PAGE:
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I'm trying to write a very simple function to recursively search through a possibly nested (in the most extreme cases ten levels deep) Python dictionary and return the first value it finds from the given key.

I cannot understand why my code doesn't work for nested dictionaries.

def _finditem(obj, key):
    if key in obj: return obj[key]
    for k, v in obj.items():
        if isinstance(v,dict):
            _finditem(v, key)

print _finditem({"B":{"A":2}},"A")

It returns None.

It does work, however, for _finditem({"B":1,"A":2},"A"), returning 2.

I'm sure it's a simple mistake but I cannot find it. I feel like there already might be something for this in the standard library or collections, but I can't find that either.

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Note that checking if it's a dict object is a bad idea, as it rules out dict-like objects. Instead, do try: ... except TypeError: .... (Ask for forgiveness, not permission). – Latty Feb 19 '13 at 16:32
Also note that since dicts are by nature unordered, if you have multiple keys "A" in your nested structure, you can never know which one you'll get (like a box of chocolates I suppose ...) – mgilson Feb 19 '13 at 16:34
@mgilson In this specific, case that's okay and I considered that. :) – 8chan Feb 19 '13 at 16:38
@frb -- I figured that it probably was alright, I just wanted to make sure that it was documented somewhere :). – mgilson Feb 19 '13 at 16:43

2 Answers 2

up vote 15 down vote accepted

when you recurse, you need to return the result of _finditem

def _finditem(obj, key):
    if key in obj: return obj[key]
    for k, v in obj.items():
        if isinstance(v,dict):
            return _finditem(v, key)  #added return statement

To fix the actual algorithm, you need to realize that _finditem returns None if it didn't find anything, so you need to check that explicitly to prevent an early return:

def _finditem(obj, key):
    if key in obj: return obj[key]
    for k, v in obj.items():
        if isinstance(v,dict):
            item = _finditem(v, key)
            if item is not None:
                return item

Of course, that will fail if you have None values in any of your dictionaries. In that case, you could set up a sentinel object() for this function and return that in the case that you don't find anything -- Then you can check against the sentinel to know if you found something or not.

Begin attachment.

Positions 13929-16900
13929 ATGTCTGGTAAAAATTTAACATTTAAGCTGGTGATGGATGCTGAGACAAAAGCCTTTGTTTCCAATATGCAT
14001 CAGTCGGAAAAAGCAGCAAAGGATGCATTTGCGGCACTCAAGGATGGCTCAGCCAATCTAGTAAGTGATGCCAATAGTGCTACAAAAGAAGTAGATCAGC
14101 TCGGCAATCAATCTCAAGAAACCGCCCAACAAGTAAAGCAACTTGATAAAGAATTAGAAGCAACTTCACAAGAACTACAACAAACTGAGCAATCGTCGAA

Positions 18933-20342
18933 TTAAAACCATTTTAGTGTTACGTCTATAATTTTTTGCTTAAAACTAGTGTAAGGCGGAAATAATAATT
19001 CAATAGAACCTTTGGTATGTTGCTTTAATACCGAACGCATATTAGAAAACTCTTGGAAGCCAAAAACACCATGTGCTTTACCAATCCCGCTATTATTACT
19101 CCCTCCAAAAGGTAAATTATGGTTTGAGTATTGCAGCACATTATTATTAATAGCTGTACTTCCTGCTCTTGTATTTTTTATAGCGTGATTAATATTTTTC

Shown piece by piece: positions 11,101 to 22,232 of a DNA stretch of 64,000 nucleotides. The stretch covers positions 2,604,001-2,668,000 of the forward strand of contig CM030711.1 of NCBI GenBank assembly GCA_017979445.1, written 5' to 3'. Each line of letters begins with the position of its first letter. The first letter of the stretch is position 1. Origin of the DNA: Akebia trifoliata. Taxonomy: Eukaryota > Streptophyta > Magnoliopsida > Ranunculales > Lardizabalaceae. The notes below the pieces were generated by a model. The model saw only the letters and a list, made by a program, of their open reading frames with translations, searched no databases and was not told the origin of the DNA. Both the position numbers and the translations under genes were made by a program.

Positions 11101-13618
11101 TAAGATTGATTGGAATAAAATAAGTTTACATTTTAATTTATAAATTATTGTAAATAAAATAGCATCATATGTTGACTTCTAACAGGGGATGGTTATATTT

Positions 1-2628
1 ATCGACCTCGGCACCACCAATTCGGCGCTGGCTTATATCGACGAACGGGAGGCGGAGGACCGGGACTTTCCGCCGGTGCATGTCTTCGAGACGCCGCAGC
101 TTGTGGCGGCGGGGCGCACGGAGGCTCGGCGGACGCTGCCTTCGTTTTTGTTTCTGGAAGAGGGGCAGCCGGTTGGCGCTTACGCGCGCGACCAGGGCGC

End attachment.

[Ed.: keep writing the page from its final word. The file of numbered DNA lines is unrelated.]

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This seems to be the most common mistake when writing recursive functions. – Daniel Roseman Feb 19 '13 at 16:30
@DanielRoseman -- shrugs -- I've made this mistake myself a few times. But it is a hint when your function returns None and you have no idea why ;-) – mgilson Feb 19 '13 at 16:31
Thank you, that should have been obvious. I was looking at this for a good hour! – 8chan Feb 19 '13 at 16:32
@frb -- No problem. Stuff like this happens to everyone. – mgilson Feb 19 '13 at 16:33
@frb -- check the update. I think that should fix it. – mgilson Feb 19 '13 at 16:56

Here's a function that searches a dictionary that contains both nested dictionaries and lists. It creates a list of the values of the results.

def get_recursively(search_dict, field):
    Takes a dict with nested lists and dicts,
    and searches all dicts for a key of the field
    fields_found = []

    for key, value in search_dict.iteritems():

        if key == field:

        elif isinstance(value, dict):
            results = get_recursively(value, field)
            for result in results:

        elif isinstance(value, list):
            for item in value:
                if isinstance(item, dict):
                    more_results = get_recursively(item, field)
                    for another_result in more_results:

    return fields_found
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